ALF asks if Skip can come by next week instead, since it’s Brian’s birthday tomorrow, and on Friday “the transvestites are back on Donahue.” Once again the laughter doesn’t come and it’s really fucking odd…as though the laugh track feels as sickened by ALF’s use of transvestites as a punchline as I do.

But then Skip says that Rhonda is with him, and ALF says, “Forget the transvestites!” Which, I guess, is the punchline, because that’s when the audience laughs. What kind of family show is this? How many kids do you think turned and asked their parents what a transvestite was? And how many of them do you think got anything like an open-minded response?

ALF, "Help Me, Rhonda"

The next day Brian is sad, because ALF is leaving and his birthday is ruined. ALF tries to comfort him the only way he knows how, by tweaking his boyboobs.

There is some evidence of the One Good Writer here, as ALF asks if he can take Lucky with him. Kate says no, and then ALF replies that they’d better let him out then. Willie opens ALF’s suitcase and the cat hops out.

Honestly, by the end of this show’s run, I bet I could compile a series of clips that might fool someone into thinking ALF was pretty good.

They bring out Brian’s birthday cake and we find out the decoration he finally decided on: he wanted ALF on his cake.

ALF, "Help Me, Rhonda"

It’s not supposed to be a joke, but I can’t help but laugh because even though we don’t get a clear shot of the cake, it’s pretty clear that they just globbed some brown shit on top, smeared it around a little and called it a day. That’s you, dickhead! Fuck you, ALF!

Everyone says goodbye to ALF and, again, there aren’t any jokes. It’s strange because they’re obviously not going to fool anyone into thinking ALF is leaving. The season isn’t anywhere near over, and even if he did go into space he’d pretty clearly have to come back so that there could be an episode next week.

ALF, "Help Me, Rhonda"

Willie gives some cockamamie speech about how enriched the family was by having ALF in their lives. To remind you, I’ll recap everything ALF’s done for them so far: destroyed their garage, tormented their neighbor, scared their cat away, made prank calls to the president, and ruined them financially. Cut the shit, Willie. Kick him in the ass and move on with your life.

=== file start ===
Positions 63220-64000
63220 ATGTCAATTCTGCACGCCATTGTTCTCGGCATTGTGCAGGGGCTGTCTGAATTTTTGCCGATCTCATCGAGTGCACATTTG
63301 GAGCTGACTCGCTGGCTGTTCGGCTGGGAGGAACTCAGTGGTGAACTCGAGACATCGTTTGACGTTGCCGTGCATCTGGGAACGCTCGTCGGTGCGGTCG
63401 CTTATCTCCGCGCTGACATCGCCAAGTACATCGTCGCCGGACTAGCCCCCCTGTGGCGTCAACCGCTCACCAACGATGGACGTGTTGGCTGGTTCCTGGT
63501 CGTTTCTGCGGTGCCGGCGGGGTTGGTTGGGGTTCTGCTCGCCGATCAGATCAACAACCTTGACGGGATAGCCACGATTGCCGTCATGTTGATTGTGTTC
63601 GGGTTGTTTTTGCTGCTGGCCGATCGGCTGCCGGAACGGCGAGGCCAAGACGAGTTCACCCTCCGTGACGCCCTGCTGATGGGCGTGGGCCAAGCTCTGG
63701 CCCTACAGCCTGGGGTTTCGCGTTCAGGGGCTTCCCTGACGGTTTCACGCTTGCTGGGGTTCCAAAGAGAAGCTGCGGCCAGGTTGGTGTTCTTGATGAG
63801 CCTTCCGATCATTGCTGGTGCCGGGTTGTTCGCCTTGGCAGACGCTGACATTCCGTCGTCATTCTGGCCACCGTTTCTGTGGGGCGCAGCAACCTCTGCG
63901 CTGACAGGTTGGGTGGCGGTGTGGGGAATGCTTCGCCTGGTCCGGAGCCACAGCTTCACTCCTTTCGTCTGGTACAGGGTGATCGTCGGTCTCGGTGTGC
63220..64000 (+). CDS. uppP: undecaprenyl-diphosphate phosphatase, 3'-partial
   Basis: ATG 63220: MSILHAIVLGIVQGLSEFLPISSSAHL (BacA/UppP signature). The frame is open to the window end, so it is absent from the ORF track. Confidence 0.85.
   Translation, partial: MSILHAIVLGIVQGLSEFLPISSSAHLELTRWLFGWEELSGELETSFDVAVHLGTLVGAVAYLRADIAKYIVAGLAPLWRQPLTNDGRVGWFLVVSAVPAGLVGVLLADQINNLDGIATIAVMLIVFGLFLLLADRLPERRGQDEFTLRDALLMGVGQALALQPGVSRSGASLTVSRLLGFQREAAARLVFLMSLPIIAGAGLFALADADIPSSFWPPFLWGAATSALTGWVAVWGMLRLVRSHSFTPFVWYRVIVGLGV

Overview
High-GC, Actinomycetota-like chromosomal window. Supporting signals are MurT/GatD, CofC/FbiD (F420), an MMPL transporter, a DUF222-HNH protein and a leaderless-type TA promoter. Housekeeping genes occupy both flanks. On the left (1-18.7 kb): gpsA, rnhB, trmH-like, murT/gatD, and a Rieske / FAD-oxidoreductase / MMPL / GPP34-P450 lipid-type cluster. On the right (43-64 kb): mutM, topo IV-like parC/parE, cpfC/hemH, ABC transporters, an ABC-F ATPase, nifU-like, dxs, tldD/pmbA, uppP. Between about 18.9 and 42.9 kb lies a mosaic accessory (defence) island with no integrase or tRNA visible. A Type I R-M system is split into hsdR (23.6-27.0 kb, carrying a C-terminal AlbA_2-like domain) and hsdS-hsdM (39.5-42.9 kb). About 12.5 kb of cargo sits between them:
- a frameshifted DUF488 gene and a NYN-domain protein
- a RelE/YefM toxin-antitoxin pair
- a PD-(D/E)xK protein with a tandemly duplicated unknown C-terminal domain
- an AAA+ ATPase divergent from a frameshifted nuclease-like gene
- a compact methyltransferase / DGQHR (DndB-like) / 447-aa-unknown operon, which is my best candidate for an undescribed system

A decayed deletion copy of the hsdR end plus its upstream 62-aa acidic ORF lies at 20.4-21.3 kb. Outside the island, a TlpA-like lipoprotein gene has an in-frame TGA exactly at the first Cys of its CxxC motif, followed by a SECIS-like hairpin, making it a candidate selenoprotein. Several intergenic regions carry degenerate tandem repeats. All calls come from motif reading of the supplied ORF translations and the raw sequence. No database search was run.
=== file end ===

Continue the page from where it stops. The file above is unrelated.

Actually, last week he didn’t do anything too bad…he just went on a date with Jodie. Where’s Jodie? Will we ever see her again? I love how that episode ended with him asking her to trust him and that things would work out, then he never thinks about her again and she’s just heartbroken in her apartment forever.

There is a good moment though when Kate wishes ALF luck, and he asks if that’s all she has to say to him. Then she adds that it’s a long trip, so if he has to use the bathroom now would be a good time. It’s especially funny because of ALF’s face after she says this:

ALF, "Help Me, Rhonda"

I know I’m supposed to hate you, Kate. I know. But I just can’t.

Brian says, “I love you” to ALF, and ALF replies “Yeah, me too,” because he’s an asshole.

ALF then looks upward and says, “Goodbye, Mrs. Ochmonek, wherever you are.” Did she die? What the fuck is this? She had the entire second episode to herself, then they killed her off camera? What the hell is going on with this show?

ALF, "Help Me, Rhonda"

Later that night the family is all gathered in the living room, sad. Brian is at the window so I guess ALF is just standing naked in the yard waiting for Skip to come. Great. The Tanners really do not give a shit about keeping this whole alien thing under wraps, do they?